In each article, I will describe the practice of the Moravians. At the end of each article, I will present specific suggestions for the modern church based on Moravian practice. Perhaps some of their stories and actions could inspire the church to have a greater focus on worldwide evangelism. There are many subjects that could and should be discussed about the Moravians. Perhaps I will write on some of these in the future. For these articles, I will be focusing on four topics:
- Community: The community was the platform from which Moravian missionaries launched. I found their community to be the most significant factor in their mission work. This is why I chose to start here.
- Theology: The theology of Moravians was unashamedly Christ-centered. They avoided divisive discussions over tertiary differences. The unadorned Gospel was their primary apologetic.
- Worldview: They did not seek to change culture further than the Bible would have it changed. The Moravian missionaries sometimes adopted the culture and became unrecognizable to their fellow countrymen.
- Target Groups: Though they are not without their sins, Moravian grace towards the outcast brought persecution from fellow Christians in a time when showing love to slaves, Native Americans, and other subjugated populations was scoffed.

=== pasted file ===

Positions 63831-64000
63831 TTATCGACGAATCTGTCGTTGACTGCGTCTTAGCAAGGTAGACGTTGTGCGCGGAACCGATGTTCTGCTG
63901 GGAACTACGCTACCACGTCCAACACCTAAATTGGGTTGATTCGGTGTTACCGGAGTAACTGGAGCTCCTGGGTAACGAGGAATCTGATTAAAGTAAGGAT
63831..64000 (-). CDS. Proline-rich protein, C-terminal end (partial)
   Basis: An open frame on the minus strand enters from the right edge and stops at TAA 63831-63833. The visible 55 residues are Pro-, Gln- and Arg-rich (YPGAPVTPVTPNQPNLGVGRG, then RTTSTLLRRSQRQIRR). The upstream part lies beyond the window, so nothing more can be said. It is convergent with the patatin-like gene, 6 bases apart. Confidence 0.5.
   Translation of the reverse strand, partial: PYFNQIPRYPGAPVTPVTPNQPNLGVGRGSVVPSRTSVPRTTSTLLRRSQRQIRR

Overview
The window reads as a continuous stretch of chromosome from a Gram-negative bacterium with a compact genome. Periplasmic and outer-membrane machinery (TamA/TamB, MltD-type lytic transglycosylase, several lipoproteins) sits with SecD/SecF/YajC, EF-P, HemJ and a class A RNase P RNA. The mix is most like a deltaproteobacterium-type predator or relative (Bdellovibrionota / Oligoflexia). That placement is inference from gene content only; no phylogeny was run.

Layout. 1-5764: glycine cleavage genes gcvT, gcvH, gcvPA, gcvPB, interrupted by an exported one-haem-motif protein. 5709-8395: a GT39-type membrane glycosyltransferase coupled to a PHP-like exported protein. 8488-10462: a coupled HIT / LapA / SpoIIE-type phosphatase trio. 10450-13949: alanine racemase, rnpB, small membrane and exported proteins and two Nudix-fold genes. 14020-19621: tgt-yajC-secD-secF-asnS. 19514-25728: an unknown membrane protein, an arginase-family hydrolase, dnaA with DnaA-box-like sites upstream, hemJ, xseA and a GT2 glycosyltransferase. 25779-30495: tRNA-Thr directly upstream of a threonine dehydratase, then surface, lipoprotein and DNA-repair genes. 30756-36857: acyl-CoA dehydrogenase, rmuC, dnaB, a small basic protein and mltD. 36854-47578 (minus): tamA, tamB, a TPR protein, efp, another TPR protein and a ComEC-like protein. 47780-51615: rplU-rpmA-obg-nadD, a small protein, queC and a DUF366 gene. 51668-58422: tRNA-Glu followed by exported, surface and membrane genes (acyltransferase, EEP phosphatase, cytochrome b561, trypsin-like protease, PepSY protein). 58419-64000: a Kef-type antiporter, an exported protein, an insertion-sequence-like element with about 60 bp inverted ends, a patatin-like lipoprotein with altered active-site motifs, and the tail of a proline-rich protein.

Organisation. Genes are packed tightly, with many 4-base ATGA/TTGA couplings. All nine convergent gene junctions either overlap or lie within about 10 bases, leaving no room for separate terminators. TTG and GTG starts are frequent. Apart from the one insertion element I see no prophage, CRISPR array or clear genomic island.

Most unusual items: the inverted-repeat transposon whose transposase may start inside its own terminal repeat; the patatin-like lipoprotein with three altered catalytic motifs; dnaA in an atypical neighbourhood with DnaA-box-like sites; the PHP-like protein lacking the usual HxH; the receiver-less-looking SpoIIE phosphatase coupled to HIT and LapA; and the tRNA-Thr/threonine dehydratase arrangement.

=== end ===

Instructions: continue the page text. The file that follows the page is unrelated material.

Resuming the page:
These forgotten men and women impacted the world; they turned it upside down. Their methods were founded in a conviction to true Gospel power and a childlike faith that God’s promise of a great harvest would be fulfilled. They are examples to missionaries today, and the simplicity of their mission should inspire all Christians towards world evangelism.
The impact of the Moravian missionaries on world evangelism cannot be overstated. The purpose of the Moravian mission movement was simple: “to win souls for the Lamb.”7 And win souls they did. Across the whole world, Moravian missionaries brought souls to Christ, so much so that they can be likened to the great British Empire in its prime, “The sun never sets on Moravian Missions.”8
- J. E. Hutton, A History of Moravian Missions, London: Moravian Publication Office, 1922, 80.
- David A. Schattschneider, “William Carey, Modern Missions, and the Moravian Influence,” International Bulletin of Missionary Research 22, no. 1 (January 1998): 8, https://search-ebscohost-com.mabts.idm.oclc.org/login.aspx?direct=true&db=lsdar&AN=ATLA0000991848&site=ehost-live.
- Hutton, A History of Moravian Missions, 177.
- Many have adapted this quote to say, “Preach the Gospel, be forgotten, and die.” This is an accurate adaptation to the full context of his words.
- Hutton, A History of Moravian Missions, 178.
- Kenneth B. Mulholland, “Moravians, Puritans, and the Modern Missionary Movement,” Bibliotheca Sacra 156 (1999): 224.
- J. Taylor Hamilton. A History of the Missions of the Moravian Church, During the Eighteenth and Nineteenth Centuries. Bethlehem, PA: Times Publishing Company, 1901, 209.
- Leslie R. Sovocol, “The Moravians and Their Religious Philosophy,” Bibliotheca Sacra 88, no. 352 (1931): 447.